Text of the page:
Using brain science to overcome gender-based learning barriers | UniSC | University of the Sunshine Coast, Queensland, Australia

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Using brain science to overcome gender-based learning barriers

A child development expert at USC Australia has drawn on the latest brain science to write two new books about meeting the different learning needs of boys and girls.

Associate Professor of Child Development and Learning Michael Nagel wants to give parents and teachers greater insights into the neurological differences between boys and girls.

His books – Oh Boy … Understanding the Neuroscience Behind Educating and Raising Boys and It's A Girl Thing … Understanding the Neuroscience Behind Educating and Raising Girls – have been published by AMBA Press and are available in bookshops and online.

“The differences in the structure of their brains are not so vast,” Dr Nagel said.

“But the differences that exist in terms of neurotransmitters in the brain, how particular structures function and other chemical attributes can have a direct impact on how boys and girls behave and act in the social environment and the educational environment.”

“These books will give parents and teachers some insights into what is it about boys – not all boys but a good proportion – that they have such a huge amount of energy and physicality.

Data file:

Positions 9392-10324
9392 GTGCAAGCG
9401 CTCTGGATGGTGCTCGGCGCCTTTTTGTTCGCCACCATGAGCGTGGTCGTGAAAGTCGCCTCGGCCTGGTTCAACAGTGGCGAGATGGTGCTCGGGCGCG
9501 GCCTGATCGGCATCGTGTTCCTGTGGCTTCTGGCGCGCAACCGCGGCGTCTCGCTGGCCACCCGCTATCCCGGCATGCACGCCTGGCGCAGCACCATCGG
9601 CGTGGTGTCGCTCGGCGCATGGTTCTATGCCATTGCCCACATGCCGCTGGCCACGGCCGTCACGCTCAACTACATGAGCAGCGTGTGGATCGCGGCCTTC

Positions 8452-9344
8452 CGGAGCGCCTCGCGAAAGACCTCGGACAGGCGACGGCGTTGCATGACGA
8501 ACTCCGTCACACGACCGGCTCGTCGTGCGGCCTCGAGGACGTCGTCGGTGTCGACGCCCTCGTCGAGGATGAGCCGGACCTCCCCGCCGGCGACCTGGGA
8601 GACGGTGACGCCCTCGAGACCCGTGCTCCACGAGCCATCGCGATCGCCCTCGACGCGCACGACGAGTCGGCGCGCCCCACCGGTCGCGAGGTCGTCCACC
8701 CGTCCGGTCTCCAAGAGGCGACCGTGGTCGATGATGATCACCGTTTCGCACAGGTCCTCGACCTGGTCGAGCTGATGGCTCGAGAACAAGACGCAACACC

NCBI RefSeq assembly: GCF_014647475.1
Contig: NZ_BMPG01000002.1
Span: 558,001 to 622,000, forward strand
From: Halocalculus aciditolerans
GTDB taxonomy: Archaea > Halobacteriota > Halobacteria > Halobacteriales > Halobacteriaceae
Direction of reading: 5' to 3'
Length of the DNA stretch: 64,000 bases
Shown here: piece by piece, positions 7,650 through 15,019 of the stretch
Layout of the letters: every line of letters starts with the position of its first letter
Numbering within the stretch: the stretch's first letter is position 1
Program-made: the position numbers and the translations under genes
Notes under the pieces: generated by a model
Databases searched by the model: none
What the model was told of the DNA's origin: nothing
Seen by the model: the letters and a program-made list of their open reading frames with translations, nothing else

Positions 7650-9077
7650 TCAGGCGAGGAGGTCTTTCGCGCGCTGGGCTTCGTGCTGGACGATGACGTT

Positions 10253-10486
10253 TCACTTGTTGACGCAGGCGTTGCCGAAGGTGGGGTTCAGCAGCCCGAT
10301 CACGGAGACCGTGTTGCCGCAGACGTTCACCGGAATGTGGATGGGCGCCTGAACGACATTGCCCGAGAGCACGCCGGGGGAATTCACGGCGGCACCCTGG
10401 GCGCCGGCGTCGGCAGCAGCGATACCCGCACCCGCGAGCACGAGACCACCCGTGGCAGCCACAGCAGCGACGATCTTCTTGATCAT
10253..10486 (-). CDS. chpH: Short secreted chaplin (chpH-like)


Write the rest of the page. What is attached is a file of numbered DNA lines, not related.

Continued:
“And why is it perhaps for girls that when puberty kicks in they like to jump into areas of relational aggression, or what I call ‘aggression in pink’?”

Dr Nagel said the central premise for Oh Boy was that if it has been known since the 19th century that boys trailed girls academically at school, why has it taken so long to address the issue.

“Maybe it’s not the boys per se. Maybe it’s the context and the expectation we have of them in a confined environment called a classroom,” he said.

Dr Nagel said recognising the differences in how boys and girls expressed aggression was important for learning outcomes, with boys more likely to express it physically, while girls tended to show more relational aggression.

“For girls it might be spreading rumours, or causing others to be isolated from their peers,” Dr Nagel said.

“There were a lot of girls that were doing very poorly at school and who identified that they had been bullied, but no-one had picked up on that because they would go to class and just be quiet.

“This isn’t about suggesting one gender is better than the other. There are some behaviours that happen for a reason. And understanding why they occur will only help those involved in educating children.”

Dr Nagel said there were strategies teachers could use to accommodate for gender differences in learning, citing an example of a teacher who had students do exercises for 5-10 minutes at the start of classes to help the boys settle down and be ready to learn.

“She found if she did that, when they got into class, they weren’t as restless,” he said.

Michael Nagel
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